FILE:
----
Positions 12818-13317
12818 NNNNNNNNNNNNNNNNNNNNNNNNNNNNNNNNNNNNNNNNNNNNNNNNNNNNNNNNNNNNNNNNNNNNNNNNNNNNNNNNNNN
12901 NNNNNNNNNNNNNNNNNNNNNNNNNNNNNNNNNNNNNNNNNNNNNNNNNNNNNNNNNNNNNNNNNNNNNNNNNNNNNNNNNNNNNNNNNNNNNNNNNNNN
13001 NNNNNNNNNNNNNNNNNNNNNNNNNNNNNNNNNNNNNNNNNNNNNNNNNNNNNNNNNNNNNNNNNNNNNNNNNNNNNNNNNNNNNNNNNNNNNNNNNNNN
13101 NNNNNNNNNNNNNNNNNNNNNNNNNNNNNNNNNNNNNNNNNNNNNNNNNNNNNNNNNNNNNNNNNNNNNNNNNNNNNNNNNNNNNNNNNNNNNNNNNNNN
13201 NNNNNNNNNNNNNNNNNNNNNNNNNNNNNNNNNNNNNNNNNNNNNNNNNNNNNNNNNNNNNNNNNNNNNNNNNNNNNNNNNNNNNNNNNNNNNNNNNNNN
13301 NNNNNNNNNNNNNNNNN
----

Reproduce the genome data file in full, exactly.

Positions 12818-13317
12818 NNNNNNNNNNNNNNNNNNNNNNNNNNNNNNNNNNNNNNNNNNNNNNNNNNNNNNNNNNNNNNNNNNNNNNNNNNNNNNNNNNN
12901 NNNNNNNNNNNNNNNNNNNNNNNNNNNNNNNNNNNNNNNNNNNNNNNNNNNNNNNNNNNNNNNNNNNNNNNNNNNNNNNNNNNNNNNNNNNNNNNNNNNN
13001 NNNNNNNNNNNNNNNNNNNNNNNNNNNNNNNNNNNNNNNNNNNNNNNNNNNNNNNNNNNNNNNNNNNNNNNNNNNNNNNNNNNNNNNNNNNNNNNNNNNN
13101 NNNNNNNNNNNNNNNNNNNNNNNNNNNNNNNNNNNNNNNNNNNNNNNNNNNNNNNNNNNNNNNNNNNNNNNNNNNNNNNNNNNNNNNNNNNNNNNNNNNN
13201 NNNNNNNNNNNNNNNNNNNNNNNNNNNNNNNNNNNNNNNNNNNNNNNNNNNNNNNNNNNNNNNNNNNNNNNNNNNNNNNNNNNNNNNNNNNNNNNNNNNN
13301 NNNNNNNNNNNNNNNNN